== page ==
It feels like about 13 minutes since I became a mother but tomorrow my third child, my baby, turns 20. And just like that, there are no teenagers in the family.
From the time they were born, I was under no illusions they wouldn’t always be tiny screaming oranges in fright wigs. All things being equal, they would grow up and leave.
Their parents’ role, I would intone sensibly, was to give them the tools and love to make them independent and useful enough to be out in the world.
It was the point and ultimately the end result of the nightly family dinners, the hideous 4.45am drop-offs at the rowing sheds, the school fees. I was down with it.
What I didn’t know was the hollowness and confusion left when the job is done.
People keep saying, ‘It’s time for you now.’ Sorry, what does that even mean? Raising kids always felt like the best me-time ever. I laughed for decades. Now I’m not sure I even know how to be without the gorgeous responsibility of them.
There’s weird anxiety. Yes, they’re armed with degrees, handyman skills, can all drive manual cars, ski, tear it up on the dance floor and make cocktails. But do they know the critical point to add the sugar into the egg whites when making meringue? How to clean a shower? What ‘lounge suit’ means on an invitation? Do they even know how to address an envelope?
Things I miss about being a hands-on mum: Friday night Mario Kart tournaments. Pokemon cards. The glorious Lord of the Rings marathons where everyone wore Middle Earth getups and my dressing gown was roped in as Gandalf’s robe. Road trips in our mini bus (called The Bosom of Abraham), all of us belting out Tiny Dancer.
I miss Uno and Monopoly games in the caravan. My girl wearing her Dorothy costume made by Grannie for her entire time at three-year-old kinder. The familiar dear little face in the pack of kids singing We Are Australian.
I miss one son’s daily line as he opened the car door at the train station after school: “What’s for dinner?” The sleepy Sunday morning faces and arguments over lunchboxes left in school bags. I miss smoothing my girl’s hair into a ponytail and tying in her white ribbon.
There were awful days. The obscene white gleam of bone from a broken 10-year-old arm on a tennis court, courtesy of a too-wide backhand. Post-party vomiting from a top bunk. The flat voice across the desk of a police sergeant: “Don’t be a smart arse, son.”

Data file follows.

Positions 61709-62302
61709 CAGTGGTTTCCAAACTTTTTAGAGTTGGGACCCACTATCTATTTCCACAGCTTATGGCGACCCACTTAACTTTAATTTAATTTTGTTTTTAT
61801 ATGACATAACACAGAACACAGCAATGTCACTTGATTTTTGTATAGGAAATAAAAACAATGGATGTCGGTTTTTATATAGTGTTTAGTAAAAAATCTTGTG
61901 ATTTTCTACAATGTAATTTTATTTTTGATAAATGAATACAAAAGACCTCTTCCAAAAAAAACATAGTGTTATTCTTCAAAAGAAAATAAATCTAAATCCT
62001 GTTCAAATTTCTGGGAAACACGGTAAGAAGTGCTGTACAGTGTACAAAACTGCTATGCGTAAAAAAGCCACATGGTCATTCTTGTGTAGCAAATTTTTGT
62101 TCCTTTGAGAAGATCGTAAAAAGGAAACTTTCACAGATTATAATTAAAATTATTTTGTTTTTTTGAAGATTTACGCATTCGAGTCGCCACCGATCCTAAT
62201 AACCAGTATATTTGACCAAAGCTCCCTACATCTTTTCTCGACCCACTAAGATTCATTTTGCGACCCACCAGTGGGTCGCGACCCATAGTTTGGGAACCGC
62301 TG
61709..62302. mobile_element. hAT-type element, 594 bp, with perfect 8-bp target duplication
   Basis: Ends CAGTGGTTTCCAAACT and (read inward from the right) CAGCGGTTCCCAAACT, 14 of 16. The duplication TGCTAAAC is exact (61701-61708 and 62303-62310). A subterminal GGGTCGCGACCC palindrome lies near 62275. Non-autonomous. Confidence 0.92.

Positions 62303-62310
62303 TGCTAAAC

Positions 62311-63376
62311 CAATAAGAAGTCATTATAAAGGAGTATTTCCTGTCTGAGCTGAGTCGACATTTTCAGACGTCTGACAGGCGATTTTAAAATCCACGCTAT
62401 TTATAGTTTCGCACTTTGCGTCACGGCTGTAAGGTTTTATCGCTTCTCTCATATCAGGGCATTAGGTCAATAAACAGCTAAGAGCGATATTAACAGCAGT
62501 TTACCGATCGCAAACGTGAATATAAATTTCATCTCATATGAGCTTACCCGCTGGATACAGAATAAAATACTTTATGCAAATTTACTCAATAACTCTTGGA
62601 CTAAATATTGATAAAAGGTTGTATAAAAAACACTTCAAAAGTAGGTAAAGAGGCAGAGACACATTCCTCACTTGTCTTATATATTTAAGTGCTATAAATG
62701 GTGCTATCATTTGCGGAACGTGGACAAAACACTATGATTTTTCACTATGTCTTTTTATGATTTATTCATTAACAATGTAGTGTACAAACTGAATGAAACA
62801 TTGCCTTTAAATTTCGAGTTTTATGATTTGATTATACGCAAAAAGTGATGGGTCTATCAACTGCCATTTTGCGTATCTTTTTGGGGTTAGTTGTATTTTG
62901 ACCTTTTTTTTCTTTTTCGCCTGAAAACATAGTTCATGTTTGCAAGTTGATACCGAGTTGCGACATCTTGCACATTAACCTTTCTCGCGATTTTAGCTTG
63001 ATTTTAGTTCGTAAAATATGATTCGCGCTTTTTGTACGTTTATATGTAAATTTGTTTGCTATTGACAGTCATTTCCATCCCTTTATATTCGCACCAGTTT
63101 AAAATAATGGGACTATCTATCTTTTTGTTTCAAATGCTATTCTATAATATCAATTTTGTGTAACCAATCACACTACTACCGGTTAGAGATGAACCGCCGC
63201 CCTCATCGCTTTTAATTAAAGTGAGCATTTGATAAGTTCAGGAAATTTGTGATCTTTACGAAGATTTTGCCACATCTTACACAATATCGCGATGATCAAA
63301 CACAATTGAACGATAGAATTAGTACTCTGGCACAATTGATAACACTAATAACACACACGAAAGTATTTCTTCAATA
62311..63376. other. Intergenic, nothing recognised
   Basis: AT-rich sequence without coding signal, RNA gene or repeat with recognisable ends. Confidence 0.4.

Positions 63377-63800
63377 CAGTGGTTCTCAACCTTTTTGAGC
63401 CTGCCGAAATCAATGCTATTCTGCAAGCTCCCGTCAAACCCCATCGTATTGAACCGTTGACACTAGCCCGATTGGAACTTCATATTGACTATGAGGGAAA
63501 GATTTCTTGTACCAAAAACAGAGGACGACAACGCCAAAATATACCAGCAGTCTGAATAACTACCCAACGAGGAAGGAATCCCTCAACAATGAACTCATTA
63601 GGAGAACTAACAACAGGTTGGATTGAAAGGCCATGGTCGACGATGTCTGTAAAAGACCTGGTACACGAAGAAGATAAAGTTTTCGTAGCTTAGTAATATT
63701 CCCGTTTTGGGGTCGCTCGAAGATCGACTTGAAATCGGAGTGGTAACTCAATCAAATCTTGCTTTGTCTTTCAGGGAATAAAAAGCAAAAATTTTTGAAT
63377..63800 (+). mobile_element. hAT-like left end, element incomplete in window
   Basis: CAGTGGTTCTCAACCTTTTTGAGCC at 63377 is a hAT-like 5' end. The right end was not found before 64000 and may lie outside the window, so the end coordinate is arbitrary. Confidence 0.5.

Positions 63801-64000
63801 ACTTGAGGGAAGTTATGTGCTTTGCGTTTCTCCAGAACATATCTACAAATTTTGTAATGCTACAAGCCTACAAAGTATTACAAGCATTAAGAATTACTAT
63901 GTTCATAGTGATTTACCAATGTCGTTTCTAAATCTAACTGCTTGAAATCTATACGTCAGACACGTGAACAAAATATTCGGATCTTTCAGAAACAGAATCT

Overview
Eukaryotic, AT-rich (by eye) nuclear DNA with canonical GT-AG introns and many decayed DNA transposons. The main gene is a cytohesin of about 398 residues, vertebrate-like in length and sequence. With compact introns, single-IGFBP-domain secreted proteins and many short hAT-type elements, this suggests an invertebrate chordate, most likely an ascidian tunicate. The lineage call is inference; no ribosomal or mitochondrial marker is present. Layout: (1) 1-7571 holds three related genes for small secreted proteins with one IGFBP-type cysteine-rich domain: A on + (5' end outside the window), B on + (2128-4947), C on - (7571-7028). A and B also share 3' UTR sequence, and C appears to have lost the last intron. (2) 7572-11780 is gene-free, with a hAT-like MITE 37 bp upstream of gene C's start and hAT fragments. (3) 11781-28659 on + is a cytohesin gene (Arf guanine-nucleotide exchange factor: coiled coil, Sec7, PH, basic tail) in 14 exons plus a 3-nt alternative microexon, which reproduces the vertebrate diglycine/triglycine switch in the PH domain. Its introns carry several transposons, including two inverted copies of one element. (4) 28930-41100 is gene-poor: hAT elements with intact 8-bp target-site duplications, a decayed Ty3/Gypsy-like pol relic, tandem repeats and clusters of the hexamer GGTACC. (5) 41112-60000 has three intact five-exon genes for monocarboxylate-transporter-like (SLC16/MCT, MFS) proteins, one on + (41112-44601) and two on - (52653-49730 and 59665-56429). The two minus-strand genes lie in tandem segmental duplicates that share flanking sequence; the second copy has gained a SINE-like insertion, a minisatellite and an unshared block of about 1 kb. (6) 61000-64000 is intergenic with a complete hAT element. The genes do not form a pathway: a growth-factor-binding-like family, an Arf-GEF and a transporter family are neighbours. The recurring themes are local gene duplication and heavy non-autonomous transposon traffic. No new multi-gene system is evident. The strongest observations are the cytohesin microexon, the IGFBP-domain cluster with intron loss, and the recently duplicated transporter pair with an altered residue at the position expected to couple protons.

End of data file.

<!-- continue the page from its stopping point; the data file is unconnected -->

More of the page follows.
A towering boy burying his head in my shoulder and weeping as his father shouldered the coffin of a beloved family friend.
Seeing a motionless 15-year-old prone in the rugby field mud and ticking off heads with increasing anxiety. Not him, not him … where’s the bright blonde one? Sudden silence. Other mothers’ faces turning: “It’s Felix.”
Their father and I urged them to move out of home early, telling our own stories of living on beer and cheese on toast in share houses. So they did, blithely peeling off at 18 or 19 in cars stuffed with what for them were just essentials – favourite childhood linen, cricket bags – and for me were the measure of our lives together.
When the oldest left for university in Sydney five days after blowing out his 18 candles, I took to my bed like a Victorian great aunt.
Second time was just as hard. Finding our son’s R.W. Williams’ brown Craftsmen left behind in the wardrobe had me curled and sobbing on the floor, remembering him clomping in his first tiny boots at age two.
The third, my beautiful girl, was the killer. I stood on the Saturday morning footpath and waved her off, smiling reassuringly like the biggest fake of all time. Then I nearly had to go to hospital. I felt like a rat was eating my heart.
The incredibly lucky thing is they’re all happy and healthy and can come home for dinner anytime, but it doesn’t solve the constant mental niggle that I’ve forgotten something. Like, what is meaningful to do with my time. And that there’s nobody to eat the weekly chocolate cake so I can probably stop making it.
Fingers crossed they similarly take to heart the other advice hammered home over the years: don’t wait to have children. Best thing ever.